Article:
Streaming video is here to stay, and HBO has some of the most sought-after content out there, and 36% of American TV viewers are interested in a paid subscription to a stand-alone HBO, according to Horizon Media's Finger on the Pulse survey.
Those who already subscribe to HBO (49%) are moderately more interested than the general population (36%) in this service. But contrary to what you might expect, those who don’t currently pay for cable or satellite service of any kind are even less interested. Only 28% express interest.
"This research shows that HBO is right to proceed with some caution," says Kirk Olson, VP of TrendSights at Horizon Media. "Price standalone subscriptions too low and the new offering could cannibalize revenue streams from MSO distribution. But price them too high and cost-conscious TV consumers lose interest."
Indeed, price is the biggest sticking point. Most want it for $10 or less; A solid majority (75%) would only pay $10 or less per month for a stand-alone HBO subscription. Younger viewers are more inclined to open up their wallets. Millennials are more than twice as likely as the general population to willingly spend more than $10 per month (48% vs. 25%).
"Stand-alone HBO can deliver on immediacy and access to its own premium content, but it won’t deliver on the diverse choice and wider access people increasingly expect," says Dave Campanelli, SVP, director of national broadcast at Horizon Media. "So, it’s natural that consumers would ask themselves whether the subscription fee for stand-alone HBO would end up costing the same or even more while also limiting their choices. In five to 10 years, I would expect the share of people interested in services like stand-alone HBO to grow. It’s a new and exciting way to access premium entertainment. But for now, in post-recession 2014 America, cost consciousness trumps newness."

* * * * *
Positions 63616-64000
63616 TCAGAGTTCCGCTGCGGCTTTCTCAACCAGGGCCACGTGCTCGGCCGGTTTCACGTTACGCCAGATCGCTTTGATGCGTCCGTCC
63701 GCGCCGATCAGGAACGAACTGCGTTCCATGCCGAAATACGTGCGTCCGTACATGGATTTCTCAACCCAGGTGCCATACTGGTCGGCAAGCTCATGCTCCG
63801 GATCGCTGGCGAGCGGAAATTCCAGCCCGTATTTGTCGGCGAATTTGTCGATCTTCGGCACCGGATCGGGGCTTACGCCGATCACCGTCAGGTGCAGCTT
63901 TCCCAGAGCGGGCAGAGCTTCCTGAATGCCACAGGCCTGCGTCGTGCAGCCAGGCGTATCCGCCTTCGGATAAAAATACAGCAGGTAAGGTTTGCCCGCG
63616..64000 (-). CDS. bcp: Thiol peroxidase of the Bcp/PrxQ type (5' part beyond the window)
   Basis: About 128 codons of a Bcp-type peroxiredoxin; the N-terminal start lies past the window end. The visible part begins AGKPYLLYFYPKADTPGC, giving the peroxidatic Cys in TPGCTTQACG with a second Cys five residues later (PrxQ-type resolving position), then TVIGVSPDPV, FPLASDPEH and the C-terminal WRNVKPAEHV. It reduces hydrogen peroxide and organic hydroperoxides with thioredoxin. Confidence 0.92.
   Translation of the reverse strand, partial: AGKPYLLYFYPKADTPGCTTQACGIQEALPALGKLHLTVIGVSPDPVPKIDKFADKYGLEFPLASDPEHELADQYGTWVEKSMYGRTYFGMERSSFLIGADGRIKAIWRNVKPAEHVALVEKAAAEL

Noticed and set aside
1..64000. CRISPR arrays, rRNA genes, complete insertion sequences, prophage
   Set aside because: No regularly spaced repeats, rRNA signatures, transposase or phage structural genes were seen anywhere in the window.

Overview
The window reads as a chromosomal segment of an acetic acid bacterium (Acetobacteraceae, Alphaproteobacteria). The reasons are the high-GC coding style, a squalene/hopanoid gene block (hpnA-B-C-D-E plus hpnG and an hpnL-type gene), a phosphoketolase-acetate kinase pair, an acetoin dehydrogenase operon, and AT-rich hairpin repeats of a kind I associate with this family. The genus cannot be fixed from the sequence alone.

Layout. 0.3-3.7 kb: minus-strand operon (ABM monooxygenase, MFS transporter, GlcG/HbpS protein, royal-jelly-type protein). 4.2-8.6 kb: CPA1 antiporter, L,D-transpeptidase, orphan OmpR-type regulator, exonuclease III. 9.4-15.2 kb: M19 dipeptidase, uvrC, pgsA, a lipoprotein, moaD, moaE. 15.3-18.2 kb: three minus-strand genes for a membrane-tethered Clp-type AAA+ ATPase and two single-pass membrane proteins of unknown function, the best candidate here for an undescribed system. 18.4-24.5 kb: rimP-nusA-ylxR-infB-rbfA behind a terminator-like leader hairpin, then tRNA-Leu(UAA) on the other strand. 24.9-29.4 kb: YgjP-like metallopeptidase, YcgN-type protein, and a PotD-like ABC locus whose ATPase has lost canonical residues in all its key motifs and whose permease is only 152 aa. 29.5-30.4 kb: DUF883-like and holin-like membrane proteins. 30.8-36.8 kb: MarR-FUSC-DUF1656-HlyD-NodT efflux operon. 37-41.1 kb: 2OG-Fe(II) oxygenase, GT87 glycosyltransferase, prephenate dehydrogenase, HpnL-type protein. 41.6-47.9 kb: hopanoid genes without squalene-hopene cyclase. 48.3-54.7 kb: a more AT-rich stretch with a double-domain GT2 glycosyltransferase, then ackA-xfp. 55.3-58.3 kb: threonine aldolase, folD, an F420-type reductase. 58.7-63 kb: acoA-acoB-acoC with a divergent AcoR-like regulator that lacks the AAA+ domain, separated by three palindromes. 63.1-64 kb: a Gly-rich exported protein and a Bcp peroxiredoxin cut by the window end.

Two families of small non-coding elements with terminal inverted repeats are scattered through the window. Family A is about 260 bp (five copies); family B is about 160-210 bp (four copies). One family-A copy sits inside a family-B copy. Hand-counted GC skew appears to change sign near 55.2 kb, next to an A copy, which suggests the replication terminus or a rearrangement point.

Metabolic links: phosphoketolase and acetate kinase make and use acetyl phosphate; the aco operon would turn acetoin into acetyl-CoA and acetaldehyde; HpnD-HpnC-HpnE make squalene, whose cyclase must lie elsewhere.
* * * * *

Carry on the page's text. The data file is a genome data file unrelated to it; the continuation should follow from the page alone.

Despite consumers’ cost concerns, there is a potential bright spot. Horizon's research finds that moderately greater interest among Millennials and Gen Xers could help make the stand-alone HBO model more economically viable; 54% of millennials are interested, as are 43% of Gen Xers. “That’s a good sign since the highly coveted 18-49 demographic is all millennials and Gen Xers,” says Campanelli. “If HBO introduces ad support in its standalone service, it looks like demographic desirability would be there for advertisers even if big reach numbers are not.”
Still, content is key to HBO's success.
For current HBO subscribers, movies (63%), "Game of Thrones" (37%) and "True Blood" (37%) are the top 3 drivers. For non-subscribers, the drivers are similar – movies (36%), "Game of Thrones" (16%) and "True Detective" (14%). In fact, instant access to blockbuster titles like these is on-trend. "Entertainment subscription services become most compelling for today’s connected and curating consumers with 'all you can stream' models like Spotify," says Olson.
"The number of paying customers is growing rapidly in streaming audio. That’s because streaming audio services are perfectly aligned with a trend we call ‘NOW-it is’ -- the growing consumer expectation that 'now' is the only acceptable delivery time-frame. It’s an epidemic and it’s driven by values of immediacy, access, and choice," he adds.
Although HBO’s new service may break from traditional business and delivery models, tried-and-true viewing habits remain popular. When asked how they would watch via a standalone HBO service, most said they would stream to their TV (80%) as if they were watching through a cable subscription.